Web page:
Where does Evergrande’s debt come from, and what effect could it have on the economy at large?
- Evergrande Group; the largest real-estate developer in China
- The Chinese Central Government; the supreme power in China
- International banks
- Chinese real-estate buyers
Evergrande is the single largest real-estate developer in China’s real estate sector, a sector which makes up 29 percent of its GDP. Since September of this year, Evergrande Group has been the centre of public attention due to their debt and credit crises, and the news of such an exemplar company failing has caused fears in both the financial world and China’s housing market at large.
What is the Evergrande Group and why is it in such a disadvantageous position?
The Evergrande group is the largest publicly traded Chinese company that specialises in real-estate development. Evergrande’s debt originates from its risky business model. The company is constantly walking a tightrope of debt and profit, as it has done for years. This high-risk, high– reward model is commonplace in Chinese housing developers.
However, Evergrande’s debt does not all come from banks. In fact, almost two-thirds of liabilities—a broader term for debt—comes from presold apartments: apartments that have yet to finish construction. In numerical terms, 200 of the 300-billion-dollar debt is in this form.
As expected of a company of its size, Evergrande naturally knows how to manage debt. The unstable storm that befell it was instigated by two things: the coronavirus and China’s new economic policy “The Three Red Lines.”
The coronavirus drained the company of its cash and liquid assets. During the pandemic, China’s interest in the residential housing market has dropped significantly, leading to less prebuilt apartment sales. But the construction must continue to deliver the pre-bought apartments in a timely manner. This drained Evergrande of its money as revenue fell drastically while expenses stayed. To combat this problem, they resorted to borrowing. The Wall Street Journal reports that “cash is so short the company … started paying some suppliers with unfinished apartments instead of money.” This shortage of money was exacerbated by the newly passed law “the three red lines”, three rules that companies in China must follow if they wish to borrow money. Evergrande greatly exceeded all three limits imposed by the three red line and lost the power to borrow money. Thus, stuck without cash and without the ability to borrow, it missed an interest payment of 80 million on Monday.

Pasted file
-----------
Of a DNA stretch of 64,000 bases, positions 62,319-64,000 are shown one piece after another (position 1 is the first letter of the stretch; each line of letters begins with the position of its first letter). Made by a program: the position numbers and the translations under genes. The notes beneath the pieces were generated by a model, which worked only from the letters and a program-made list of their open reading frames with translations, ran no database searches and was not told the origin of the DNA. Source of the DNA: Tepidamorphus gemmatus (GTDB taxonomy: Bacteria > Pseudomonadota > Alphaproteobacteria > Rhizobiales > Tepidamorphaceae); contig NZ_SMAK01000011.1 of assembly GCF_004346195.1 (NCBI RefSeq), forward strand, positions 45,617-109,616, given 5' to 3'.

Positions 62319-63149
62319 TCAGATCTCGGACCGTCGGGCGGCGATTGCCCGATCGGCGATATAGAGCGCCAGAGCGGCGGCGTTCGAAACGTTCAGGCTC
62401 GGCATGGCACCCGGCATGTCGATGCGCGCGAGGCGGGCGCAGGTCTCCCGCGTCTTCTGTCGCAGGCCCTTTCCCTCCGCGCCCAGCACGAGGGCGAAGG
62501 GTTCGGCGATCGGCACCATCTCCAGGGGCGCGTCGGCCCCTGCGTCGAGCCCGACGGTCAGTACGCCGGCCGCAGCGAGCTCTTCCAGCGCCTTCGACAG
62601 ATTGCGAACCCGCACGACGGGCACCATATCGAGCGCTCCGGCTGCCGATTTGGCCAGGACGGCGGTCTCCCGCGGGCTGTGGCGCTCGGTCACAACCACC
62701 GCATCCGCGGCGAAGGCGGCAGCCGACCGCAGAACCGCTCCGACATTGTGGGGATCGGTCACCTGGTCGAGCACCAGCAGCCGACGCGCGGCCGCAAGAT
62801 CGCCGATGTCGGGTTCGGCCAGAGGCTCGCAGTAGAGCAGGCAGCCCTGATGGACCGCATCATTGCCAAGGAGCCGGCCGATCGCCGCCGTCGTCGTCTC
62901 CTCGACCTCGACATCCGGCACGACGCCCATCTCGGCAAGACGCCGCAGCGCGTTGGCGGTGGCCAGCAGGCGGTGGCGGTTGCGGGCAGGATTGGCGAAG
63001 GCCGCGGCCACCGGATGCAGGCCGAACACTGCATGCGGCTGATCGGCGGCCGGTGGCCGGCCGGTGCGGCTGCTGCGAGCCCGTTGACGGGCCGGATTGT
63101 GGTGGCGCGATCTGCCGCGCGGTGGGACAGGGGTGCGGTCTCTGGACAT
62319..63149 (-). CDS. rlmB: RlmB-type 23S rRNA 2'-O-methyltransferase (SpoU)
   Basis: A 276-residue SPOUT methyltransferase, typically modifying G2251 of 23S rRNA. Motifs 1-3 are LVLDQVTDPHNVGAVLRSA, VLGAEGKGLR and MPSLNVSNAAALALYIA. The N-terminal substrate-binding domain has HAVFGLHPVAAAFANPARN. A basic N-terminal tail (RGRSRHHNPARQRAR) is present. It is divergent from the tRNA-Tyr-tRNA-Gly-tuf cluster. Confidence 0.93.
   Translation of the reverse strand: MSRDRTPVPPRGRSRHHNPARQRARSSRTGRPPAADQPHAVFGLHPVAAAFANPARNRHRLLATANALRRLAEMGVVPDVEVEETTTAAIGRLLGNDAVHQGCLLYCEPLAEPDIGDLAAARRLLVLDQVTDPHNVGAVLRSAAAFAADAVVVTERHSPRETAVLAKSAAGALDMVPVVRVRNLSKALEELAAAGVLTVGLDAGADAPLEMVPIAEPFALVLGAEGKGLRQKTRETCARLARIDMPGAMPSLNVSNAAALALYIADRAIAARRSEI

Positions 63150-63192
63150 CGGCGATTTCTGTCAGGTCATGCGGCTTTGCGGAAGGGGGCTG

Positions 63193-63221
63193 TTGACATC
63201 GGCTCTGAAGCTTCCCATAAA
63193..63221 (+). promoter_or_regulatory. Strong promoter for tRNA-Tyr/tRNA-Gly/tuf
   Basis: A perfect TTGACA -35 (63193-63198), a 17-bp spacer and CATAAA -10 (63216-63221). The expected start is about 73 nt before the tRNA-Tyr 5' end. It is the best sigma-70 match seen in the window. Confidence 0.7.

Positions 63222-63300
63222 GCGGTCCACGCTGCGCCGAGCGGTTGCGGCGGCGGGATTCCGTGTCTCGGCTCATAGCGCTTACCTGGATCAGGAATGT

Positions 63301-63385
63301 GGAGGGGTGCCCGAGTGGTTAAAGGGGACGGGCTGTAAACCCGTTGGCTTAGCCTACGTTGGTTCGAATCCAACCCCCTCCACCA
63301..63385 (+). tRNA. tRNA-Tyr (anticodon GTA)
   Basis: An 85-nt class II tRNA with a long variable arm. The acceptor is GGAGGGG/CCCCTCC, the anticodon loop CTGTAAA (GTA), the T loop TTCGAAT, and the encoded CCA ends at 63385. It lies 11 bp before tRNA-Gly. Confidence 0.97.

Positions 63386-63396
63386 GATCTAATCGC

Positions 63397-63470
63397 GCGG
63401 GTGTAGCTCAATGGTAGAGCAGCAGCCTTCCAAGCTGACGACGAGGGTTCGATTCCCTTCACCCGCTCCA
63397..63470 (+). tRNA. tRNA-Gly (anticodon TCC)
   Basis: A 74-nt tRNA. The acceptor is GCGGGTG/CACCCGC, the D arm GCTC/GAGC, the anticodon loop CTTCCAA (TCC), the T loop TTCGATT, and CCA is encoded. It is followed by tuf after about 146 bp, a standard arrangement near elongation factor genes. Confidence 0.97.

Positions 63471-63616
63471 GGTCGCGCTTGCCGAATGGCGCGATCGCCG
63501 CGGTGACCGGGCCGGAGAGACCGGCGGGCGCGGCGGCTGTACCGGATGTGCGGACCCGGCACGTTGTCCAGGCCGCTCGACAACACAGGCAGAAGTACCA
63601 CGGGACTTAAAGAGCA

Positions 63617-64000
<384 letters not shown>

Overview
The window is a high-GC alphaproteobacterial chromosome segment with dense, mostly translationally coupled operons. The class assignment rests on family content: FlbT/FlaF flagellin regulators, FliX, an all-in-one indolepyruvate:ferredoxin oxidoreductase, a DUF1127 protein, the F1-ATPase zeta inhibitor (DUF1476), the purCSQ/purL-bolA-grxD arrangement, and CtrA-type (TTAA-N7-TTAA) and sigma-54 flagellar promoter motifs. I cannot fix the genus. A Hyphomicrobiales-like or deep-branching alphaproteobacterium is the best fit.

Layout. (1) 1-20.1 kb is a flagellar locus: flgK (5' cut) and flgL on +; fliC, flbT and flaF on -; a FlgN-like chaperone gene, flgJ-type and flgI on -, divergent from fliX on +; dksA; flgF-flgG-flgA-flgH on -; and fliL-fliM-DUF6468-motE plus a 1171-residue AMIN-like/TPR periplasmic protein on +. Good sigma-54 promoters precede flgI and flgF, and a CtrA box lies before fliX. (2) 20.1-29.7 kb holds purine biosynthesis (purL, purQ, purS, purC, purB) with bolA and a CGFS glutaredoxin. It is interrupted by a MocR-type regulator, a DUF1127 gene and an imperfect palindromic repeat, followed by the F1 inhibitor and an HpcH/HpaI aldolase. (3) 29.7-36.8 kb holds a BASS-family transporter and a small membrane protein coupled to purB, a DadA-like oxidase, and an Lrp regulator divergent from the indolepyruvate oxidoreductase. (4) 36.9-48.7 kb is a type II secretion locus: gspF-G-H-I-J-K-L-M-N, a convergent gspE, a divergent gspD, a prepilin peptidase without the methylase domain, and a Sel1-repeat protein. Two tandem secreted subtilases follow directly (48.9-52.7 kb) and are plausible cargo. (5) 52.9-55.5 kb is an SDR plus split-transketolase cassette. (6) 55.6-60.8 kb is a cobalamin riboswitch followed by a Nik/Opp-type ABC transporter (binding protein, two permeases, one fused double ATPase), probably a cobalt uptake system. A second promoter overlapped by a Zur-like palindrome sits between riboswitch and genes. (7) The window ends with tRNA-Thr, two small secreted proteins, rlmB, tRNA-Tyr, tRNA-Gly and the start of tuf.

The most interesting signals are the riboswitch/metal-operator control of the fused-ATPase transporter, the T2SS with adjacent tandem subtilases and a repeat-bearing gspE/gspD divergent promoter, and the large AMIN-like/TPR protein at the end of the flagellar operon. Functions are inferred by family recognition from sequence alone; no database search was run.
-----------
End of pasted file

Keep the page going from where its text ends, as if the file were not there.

What is the national significance of this event?
Real estate is a major component of the Chinese economy—29 percent, to be exact—and the biggest player, Evergrande, falling apart may cause a significant decrease in confidence in Chinese homebuyers. Additionally, the company defaulting will likely cease many construction projects, and Chinese home-buyers who have prebought their apartments will never get them. Many who e pre-bought their homes are already protesting outside of Evergrande’s headquarter demanding their money back. The requests have not been met; one woman even threatened to kill herself, saying that The apartment took “all of her life savings” and without it she would have “no reason to live”.
The event has also heavily impacted the Chinese economy. Multiple banks such as UBS has lowered China’s estimate economic growth in 2021 by a significant amount. This is not solely impacted by the Evergrande event, but it is likely to still hold some significance. The financial difficulties have also spread to other property developers in China. UBS analyst say that “[the Chinese and international] bond markets remain effectively closed for [property] developers while sales, the main source of cash flow, are dropping”.
What is the international significance of this event?
Some experts fear that Evergrande’s credit crunch may cause banks to decrease their inclination to lend, and such a decrease is always bad for businesses. Some fear a worst case scenario like Goldman Sachs where the company defaults, thus increasing interest rates in the economy at large.
The Chinese central government has been rather inactive throughout Evergrande’s financial difficulties. Their only action has been a request to the provincial government for a timely solution. Currently, the provincial government has negotiated with and found three banks who are willing to lend. At this point, a total collapse is unlikely.
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